- California Independent System Operator (CAISO) data shows solar is now the top renewables provider of electricity to the grid that delivers about 80% of California’s power and serves Southern California Edison (SCE), Pacific Gas and Electric (PG&E) and San Diego Gas and Electric (SDG&E).
- Calculations from CAISO data show utility-scale solar power plants produced 15,591,964 MWh, 6.7% of the 231,965,326 MWh system total in 2015. Wind provided 5.3% percent. Drought-diminished hydropower was at 5.9%.
- Distributed solar is not counted by the CAISO but if the estimated 467,200-plus privately owned smaller installations representing 3,655 MW were included, solar would likely be nearly 10% of the state’s electricity.
The rise of solar in California has been rapid and the impact of the state's four-year drought has been powerful. Three years earlier, in 2012, solar was 0.9% of CAISO’s generation mix while wind was 4% and hydro was 9.3% of the state’s electricity supply.
The growth of renewables in California is the result of the state’s rich solar and wind resources and policies that have driven the development of them. Under the 33% renewables by 2020 mandate, PG&E has contracted for 31.3% of its power to be renewables by 2020, SCE has contracted for 23.5%, and SDG&E has contracted for 38.8%, according to the California Public Utilities Commission. All are now gearing up to meet the new 50% by 2030 mandate.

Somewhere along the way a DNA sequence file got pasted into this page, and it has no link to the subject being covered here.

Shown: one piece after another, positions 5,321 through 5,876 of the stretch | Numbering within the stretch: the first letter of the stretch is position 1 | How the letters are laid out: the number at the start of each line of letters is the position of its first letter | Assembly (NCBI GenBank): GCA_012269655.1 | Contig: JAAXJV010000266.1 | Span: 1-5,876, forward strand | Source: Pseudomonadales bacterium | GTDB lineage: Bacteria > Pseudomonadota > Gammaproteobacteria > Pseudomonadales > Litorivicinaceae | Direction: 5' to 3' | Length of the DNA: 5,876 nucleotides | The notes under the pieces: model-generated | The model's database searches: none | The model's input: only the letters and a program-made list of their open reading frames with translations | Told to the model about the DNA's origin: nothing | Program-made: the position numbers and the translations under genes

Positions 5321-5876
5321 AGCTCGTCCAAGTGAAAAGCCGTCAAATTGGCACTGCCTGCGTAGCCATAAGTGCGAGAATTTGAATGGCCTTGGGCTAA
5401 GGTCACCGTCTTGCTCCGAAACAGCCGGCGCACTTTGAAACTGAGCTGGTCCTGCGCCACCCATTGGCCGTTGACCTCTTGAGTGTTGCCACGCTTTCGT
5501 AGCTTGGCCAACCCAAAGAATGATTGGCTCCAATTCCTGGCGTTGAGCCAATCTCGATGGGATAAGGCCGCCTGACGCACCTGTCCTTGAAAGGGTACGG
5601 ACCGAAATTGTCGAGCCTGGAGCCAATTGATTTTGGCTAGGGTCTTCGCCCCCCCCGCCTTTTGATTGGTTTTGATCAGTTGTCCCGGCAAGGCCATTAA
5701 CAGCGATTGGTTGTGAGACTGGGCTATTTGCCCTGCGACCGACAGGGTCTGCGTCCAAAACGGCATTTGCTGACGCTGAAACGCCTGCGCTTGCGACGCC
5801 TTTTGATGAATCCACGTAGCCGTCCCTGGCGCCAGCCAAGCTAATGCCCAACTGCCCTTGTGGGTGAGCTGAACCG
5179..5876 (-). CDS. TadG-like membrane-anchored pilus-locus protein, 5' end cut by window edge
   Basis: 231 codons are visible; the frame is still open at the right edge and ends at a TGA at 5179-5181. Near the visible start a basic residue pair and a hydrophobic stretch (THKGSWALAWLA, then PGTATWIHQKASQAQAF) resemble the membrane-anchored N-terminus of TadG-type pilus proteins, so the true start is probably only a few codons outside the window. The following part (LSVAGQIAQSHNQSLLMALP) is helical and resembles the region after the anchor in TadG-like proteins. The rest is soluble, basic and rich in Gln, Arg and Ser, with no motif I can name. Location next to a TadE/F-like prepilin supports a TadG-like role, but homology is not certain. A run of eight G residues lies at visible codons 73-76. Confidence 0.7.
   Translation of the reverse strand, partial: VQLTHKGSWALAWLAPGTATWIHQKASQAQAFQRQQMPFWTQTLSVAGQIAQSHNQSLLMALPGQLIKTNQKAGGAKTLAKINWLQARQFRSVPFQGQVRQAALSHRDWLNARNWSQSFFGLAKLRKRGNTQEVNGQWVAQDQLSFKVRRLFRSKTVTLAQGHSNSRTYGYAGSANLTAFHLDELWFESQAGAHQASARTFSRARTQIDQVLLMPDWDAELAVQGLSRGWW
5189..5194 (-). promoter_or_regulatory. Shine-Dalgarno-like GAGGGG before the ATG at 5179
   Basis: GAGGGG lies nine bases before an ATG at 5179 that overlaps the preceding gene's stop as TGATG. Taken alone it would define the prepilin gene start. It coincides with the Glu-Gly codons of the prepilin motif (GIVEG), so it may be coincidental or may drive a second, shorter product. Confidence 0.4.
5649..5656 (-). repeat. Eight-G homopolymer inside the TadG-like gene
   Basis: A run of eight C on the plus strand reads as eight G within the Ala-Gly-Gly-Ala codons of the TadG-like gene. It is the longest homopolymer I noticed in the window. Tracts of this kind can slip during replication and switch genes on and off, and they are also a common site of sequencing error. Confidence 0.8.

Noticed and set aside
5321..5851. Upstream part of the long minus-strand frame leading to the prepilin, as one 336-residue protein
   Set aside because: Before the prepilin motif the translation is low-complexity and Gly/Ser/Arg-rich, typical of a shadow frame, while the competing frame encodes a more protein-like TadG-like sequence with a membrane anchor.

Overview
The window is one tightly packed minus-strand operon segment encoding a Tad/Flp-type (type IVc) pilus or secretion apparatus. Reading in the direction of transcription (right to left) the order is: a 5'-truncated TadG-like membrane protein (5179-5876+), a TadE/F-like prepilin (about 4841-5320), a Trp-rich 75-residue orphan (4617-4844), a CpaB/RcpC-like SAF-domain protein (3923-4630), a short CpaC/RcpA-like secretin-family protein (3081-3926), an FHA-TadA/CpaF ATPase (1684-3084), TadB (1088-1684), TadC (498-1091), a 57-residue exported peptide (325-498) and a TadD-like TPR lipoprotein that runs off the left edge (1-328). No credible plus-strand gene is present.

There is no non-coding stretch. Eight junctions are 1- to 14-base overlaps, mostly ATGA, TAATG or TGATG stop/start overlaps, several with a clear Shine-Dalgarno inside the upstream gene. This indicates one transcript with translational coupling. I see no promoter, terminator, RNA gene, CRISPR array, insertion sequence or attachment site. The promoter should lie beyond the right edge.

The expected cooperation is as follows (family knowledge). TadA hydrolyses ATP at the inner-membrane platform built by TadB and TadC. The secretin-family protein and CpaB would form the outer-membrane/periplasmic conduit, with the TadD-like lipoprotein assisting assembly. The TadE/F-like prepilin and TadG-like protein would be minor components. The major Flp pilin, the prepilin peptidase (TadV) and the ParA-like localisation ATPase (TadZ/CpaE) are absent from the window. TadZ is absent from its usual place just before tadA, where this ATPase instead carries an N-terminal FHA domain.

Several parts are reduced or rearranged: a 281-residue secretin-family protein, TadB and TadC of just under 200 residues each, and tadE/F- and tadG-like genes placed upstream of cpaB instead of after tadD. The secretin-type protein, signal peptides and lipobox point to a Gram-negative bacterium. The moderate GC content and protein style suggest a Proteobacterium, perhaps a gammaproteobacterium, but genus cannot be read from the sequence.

California’s electricity average generation mix, according to CAISO, is 58.8% natural gas, 24.3% renewables, 12.5% large hydro, 3.5% nuclear, 0.5% coal and 0.4% oil.
Stanford University Professor Mark Jacobson's Solutions Project projects that California could get 100% of its power from renewables by 2050 with 13% from distributed solar, 41.5% from utility-scale solar power plants, 35% from onshore and offshore wind, 5% from geothermal, 4.5% from hydro, and 1% from wave and tidal energies.